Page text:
Nate has been doing well on Tuesday nights. I’ve been struggling. Getting yo-yoed at the back. Accelerating, then slowing, then speeding up again before falling off the back. Four weeks ago I was mad at Nate, as he made the podium for the month in 3/ 4 race. It was a goal I started the month with, before my form took a dive. On the week that Nate clinched his spot I was dying in the wind in the faster race. I was mad, but I shouldn’t have been. How is it my problem if Nate decided to stick it out in with the lower cats?
Honestly, I held my self up. “I’m the one who is becoming stronger!” I’d scream to myself. The next week Nate stepped up and took eleventh. This week, when I was at home resting Nate was taking sixth. I wish my first response was “That’s great!”. It wasn’t. I was jealous and angry.
Nate and I go, or went about things in a different way over the winter. I logged thousands of miles, woke up early to do intervals, stayed away from booze, but ate just a enough to stay the same weight, but not lose anything. Nate hung out, rode a little bit, wrote papers for class and lived off of soup and beer. All those hours and all those early mornings seem to amount to nothing. At least not anything tangible. There is something there, but that’s not what the post is about.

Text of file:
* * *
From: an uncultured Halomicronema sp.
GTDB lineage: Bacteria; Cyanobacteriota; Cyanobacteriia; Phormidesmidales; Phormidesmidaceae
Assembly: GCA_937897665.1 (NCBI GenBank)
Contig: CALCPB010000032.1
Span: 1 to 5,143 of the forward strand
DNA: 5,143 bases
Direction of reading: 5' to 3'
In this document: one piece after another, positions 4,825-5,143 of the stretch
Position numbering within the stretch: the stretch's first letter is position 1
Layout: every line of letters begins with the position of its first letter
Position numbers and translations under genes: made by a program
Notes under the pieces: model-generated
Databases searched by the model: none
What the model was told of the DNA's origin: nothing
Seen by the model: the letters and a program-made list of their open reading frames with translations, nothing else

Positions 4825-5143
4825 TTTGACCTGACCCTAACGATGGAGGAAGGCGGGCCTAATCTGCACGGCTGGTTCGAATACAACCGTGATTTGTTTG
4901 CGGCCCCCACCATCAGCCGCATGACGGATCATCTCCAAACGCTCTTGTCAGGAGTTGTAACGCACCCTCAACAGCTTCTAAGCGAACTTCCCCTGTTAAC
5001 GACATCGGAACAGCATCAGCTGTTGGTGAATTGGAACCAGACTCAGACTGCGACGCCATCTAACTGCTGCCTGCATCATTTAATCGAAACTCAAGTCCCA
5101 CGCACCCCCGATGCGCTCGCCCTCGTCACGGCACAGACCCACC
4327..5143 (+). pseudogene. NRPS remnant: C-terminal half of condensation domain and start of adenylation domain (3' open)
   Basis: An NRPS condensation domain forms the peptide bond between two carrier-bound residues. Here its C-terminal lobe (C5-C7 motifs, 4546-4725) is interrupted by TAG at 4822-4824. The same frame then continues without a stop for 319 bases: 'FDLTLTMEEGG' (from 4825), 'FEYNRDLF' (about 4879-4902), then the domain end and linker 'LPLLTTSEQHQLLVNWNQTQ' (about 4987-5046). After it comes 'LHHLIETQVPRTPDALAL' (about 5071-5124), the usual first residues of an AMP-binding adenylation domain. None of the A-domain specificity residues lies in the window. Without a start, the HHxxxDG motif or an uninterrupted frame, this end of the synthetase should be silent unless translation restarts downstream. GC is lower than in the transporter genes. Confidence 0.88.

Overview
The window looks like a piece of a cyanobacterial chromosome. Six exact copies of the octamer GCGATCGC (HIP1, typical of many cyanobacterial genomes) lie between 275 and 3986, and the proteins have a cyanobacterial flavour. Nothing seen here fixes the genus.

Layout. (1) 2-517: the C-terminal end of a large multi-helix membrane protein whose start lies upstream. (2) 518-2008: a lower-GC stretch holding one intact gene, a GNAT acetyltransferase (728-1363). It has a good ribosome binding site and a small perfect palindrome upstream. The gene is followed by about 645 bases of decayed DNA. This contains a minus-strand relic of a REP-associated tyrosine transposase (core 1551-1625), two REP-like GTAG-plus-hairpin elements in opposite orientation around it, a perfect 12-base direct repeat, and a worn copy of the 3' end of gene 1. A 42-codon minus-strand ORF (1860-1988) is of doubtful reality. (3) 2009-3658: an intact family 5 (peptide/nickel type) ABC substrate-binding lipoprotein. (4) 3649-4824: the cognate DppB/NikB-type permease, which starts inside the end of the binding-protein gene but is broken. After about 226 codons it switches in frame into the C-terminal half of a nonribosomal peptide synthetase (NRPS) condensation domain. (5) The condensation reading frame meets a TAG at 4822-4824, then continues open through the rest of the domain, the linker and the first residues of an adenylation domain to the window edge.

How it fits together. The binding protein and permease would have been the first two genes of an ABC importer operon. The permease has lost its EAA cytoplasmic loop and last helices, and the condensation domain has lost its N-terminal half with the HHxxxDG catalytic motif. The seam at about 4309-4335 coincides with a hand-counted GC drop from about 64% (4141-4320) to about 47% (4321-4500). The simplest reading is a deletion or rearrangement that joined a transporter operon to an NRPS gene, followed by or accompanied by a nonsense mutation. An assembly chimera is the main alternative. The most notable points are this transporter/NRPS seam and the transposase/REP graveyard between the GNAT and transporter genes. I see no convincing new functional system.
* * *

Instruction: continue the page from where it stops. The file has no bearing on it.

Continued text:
Why aren’t I celebrating a teammate (well at least not as enthusiastically as I should be)? Its simple. I’m jealous. I hate admitting that, but its true. All the miles, time in the weight room, all the spread sheets and logging of resting heart rate haven’t made me fast. Or, perhaps much more insidious, they have and I’m not big enough to own up to that.
What upsets me isn’t Nate’s success, or even the fact that he is doing better than I am. It is because it tells me that I’m to afraid to believe that I can be someplace other than the back of the pack. I’m afraid that I’m a better cyclist than I currently think I am. My envy reflects my own inadequacies – my own lack of belief in myself and what I’m capable of. Instead of beating myself up over it I should take it as a cue to focus on what’s important. Which is focusing myself, my own cycling experience and my belief in myself. Focusing on anything else is a lie I use to distract myself from doing my true work.
Keep riding hard Nate.